116 3rd St SE
Cedar Rapids, Iowa 52401
In 1839, militias in Iowa and Missouri squared off over where the state line should be between the two states.
No one was killed in the so-called Honey War, though a Missouri sheriff was arrested and a Missouri settler sneaked across the border and chopped down three trees holding honeybee hives.
Honey was the only sweetener on the frontier and apparently worth fighting for.
The dispute concerned the Sullivan Line, established by surveyor J.C. Sullivan in 1816 to mark Native American territory. The 100-mile straight line was the accepted boundary in 1821 between the new state of Missouri and the Michigan Territory, which included the land that would become the state of Iowa.
No one disputed the line until 1837 when new Missouri settlers discovered the rich land and the honey trees in a strip of timber north of the Sullivan Line — in what is now southern Davis and Van Buren counties.
The next year, a Missouri settler chopped down the three of the honey trees in the disputed strip.
When Iowa became a U.S. territory in 1838, Congress decreed that President Martin Van Buren would appoint three commissioners — from Missouri, the Iowa Territory and the United States — to survey and mark the boundary between the two states.
Albert M. Lea, a soldier and engineer, would represent the United States. Dr. James Davis was appointed for the Iowa Territory. But Missouri's Gov. Lilburn Boggs declined to appoint a commissioner.
Missouri had adopted its own declaration in 1837, stating the boundary was several miles north of the Sullivan Line.
That was seen as law in the eyes of Missouri citizens and was enough authorization for Uriah S. Gregory, the sheriff of Clark County, Mo., to attempt to collect taxes in the disputed area in October 1839.
It didn't take long for Iowa Territory residents to object and chase the sheriff back across the original border.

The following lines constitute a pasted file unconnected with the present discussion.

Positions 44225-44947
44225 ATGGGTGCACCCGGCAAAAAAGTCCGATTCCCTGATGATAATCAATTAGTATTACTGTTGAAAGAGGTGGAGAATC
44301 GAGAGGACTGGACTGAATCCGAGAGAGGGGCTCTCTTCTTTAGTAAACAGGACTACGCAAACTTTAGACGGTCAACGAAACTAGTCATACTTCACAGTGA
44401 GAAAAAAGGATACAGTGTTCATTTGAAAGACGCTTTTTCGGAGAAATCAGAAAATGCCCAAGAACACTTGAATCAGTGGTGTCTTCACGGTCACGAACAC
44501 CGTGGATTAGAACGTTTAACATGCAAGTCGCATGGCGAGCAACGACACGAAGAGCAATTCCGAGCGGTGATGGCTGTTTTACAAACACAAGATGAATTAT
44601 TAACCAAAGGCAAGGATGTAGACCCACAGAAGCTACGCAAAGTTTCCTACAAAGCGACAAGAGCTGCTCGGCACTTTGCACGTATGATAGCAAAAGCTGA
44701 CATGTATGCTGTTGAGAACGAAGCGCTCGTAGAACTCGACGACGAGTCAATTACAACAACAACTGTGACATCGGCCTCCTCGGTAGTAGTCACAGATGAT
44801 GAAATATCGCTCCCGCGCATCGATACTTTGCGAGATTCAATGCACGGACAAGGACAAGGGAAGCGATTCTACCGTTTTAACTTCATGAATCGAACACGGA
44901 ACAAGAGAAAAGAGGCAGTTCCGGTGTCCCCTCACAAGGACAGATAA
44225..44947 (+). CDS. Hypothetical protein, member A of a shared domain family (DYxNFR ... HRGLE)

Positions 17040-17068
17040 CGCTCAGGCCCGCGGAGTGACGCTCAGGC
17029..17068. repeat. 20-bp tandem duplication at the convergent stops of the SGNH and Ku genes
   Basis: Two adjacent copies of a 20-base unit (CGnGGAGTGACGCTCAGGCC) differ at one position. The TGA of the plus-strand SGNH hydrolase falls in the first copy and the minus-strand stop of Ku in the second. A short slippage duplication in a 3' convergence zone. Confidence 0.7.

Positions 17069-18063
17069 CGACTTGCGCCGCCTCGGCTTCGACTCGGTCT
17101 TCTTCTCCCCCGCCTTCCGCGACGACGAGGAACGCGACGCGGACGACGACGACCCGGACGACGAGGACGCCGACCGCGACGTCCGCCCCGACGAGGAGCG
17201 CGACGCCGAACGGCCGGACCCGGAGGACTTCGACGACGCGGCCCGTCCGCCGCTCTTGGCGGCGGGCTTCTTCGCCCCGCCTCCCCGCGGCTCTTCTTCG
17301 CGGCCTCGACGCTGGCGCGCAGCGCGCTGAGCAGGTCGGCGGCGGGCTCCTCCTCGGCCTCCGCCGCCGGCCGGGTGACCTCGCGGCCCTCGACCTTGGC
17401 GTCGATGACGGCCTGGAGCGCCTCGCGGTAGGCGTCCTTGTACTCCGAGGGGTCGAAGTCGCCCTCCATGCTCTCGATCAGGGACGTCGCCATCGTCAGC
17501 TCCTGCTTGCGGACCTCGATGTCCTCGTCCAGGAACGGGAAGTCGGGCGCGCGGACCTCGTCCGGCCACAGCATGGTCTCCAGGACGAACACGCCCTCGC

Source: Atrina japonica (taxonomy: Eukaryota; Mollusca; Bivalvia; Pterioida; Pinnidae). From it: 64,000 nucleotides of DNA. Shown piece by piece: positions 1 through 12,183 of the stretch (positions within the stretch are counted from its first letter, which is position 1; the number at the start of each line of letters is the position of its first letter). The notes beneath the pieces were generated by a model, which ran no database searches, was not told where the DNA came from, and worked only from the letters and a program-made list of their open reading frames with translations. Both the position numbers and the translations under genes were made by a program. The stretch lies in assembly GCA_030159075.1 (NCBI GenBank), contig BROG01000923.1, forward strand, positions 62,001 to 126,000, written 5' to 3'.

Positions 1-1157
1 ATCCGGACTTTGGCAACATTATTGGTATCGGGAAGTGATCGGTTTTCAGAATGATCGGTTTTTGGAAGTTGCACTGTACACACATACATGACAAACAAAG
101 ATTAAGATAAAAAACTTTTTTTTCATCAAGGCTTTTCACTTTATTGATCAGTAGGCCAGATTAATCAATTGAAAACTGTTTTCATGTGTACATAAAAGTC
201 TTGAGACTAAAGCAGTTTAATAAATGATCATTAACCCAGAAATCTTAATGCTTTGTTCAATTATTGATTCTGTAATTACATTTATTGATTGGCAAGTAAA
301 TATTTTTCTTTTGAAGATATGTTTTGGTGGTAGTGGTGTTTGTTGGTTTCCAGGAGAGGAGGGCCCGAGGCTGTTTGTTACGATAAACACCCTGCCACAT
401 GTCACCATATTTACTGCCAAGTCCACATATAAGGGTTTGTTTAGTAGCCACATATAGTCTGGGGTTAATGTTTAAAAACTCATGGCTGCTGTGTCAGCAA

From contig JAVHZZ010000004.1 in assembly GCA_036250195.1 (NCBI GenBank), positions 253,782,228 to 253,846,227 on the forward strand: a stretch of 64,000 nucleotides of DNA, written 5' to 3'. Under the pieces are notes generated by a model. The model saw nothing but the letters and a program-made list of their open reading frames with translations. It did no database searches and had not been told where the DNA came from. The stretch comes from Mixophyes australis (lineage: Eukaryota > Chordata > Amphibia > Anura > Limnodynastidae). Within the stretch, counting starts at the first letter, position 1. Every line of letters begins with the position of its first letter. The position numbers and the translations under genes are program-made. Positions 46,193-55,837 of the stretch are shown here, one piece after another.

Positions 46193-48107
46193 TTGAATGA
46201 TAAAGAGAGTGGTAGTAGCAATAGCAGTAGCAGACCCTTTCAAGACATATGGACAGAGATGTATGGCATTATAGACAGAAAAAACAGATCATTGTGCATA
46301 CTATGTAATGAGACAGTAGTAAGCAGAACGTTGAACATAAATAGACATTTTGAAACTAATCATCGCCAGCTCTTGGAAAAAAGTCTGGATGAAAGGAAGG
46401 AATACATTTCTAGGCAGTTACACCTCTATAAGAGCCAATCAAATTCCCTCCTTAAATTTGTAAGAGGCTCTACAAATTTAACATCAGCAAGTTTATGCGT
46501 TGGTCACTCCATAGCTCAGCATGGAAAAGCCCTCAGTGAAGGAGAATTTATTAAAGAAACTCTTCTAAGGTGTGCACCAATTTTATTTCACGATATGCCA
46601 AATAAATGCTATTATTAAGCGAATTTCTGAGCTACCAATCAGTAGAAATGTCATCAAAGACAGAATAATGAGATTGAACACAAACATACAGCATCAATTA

When the sheriff tried a second time on Nov. 20, the sheriff of Iowa's Van Buren County arrested him. The county had no jail, so Gregory was kept at the Iowa sheriff's home in Farmington until he could be moved to the jail in Bloomington (what is now Muscatine).
In response, Gen. Allen of Lewis County, Mo., prevented any mail from entering into the Territory of Iowa.
Missouri forces were ready to march on Bloomington and rescue the Clark County sheriff.
On Dec. 3, 1839, G.A. Hendry, the deputy marshal of the Iowa Territory, sent a letter to Robert Lucas, governor of the Iowa Territory, reporting that a 'body of armed men from the state of Missouri, to the number of forty or fifty,' came into Van Buren County, 'that part of the Territory over which Missouri pretends to claim jurisdiction, and proceeded to demand, seize by force and carry away property of the citizens of the United States' as payment for taxes they claimed were due Missouri.
Lucas promptly ordered three divisions of Iowa militia to support the U.S. marshal in defending the Iowa Territory.
At the same time. the speaker of the U.S. House in Washington urged Congress to intervene and avoid a civil war between the two states.
No shots fired
As quickly as tempers flared, calmer heads prevailed.
Both militias were battling rain and snow and a serious lack of equipment or supplies, when six of their leaders — Col. Thomas Anderson, F.H. Edmondson and S.M. Grant of Missouri and William Patterson, Dr. J.D. Payne and L.B. Hughes of Iowa — met in Waterloo, Mo., and negotiated an armistice.
With that, the two militias were told to go home. The soldiers were upset. They had been promised compensation for fighting in a war. No war meant no money.
Later reports said the soldiers opened a barrel of whiskey and shot a deer. They divided the deer in half and hung the carcasses from a tree. The halves were labeled Gov. Boggs and Gov. Lucas and were used for target practice.
Nonetheless, the two governors agreed to let Congress resolved the issue.
The March 7, 1840, Salt River Journal, published in Bowling Green, Mo., had an interesting take on the conflict.
To avoid all the trouble, it wrote, 'it only required that the Governor of Missouri should perform his obvious constitutional duty — to see that the law for the survey of the northern boundary was faithfully executed before the occupation of the disputed district under either Missouri or Iowa.'
Even though Iowa gained statehood in 1846, its southern border with Missouri remained in flux until 1849, when the Supreme Court ordered the Sullivan Line resurveyed and permanently marked. The court also agreed that Iowa's far southeastern border would follow the Des Moines River to its confluence with the Mississippi, putting Keokuk in Iowa instead of Missouri.
The new survey was accepted by the court in 1851, and the boundary dispute settled.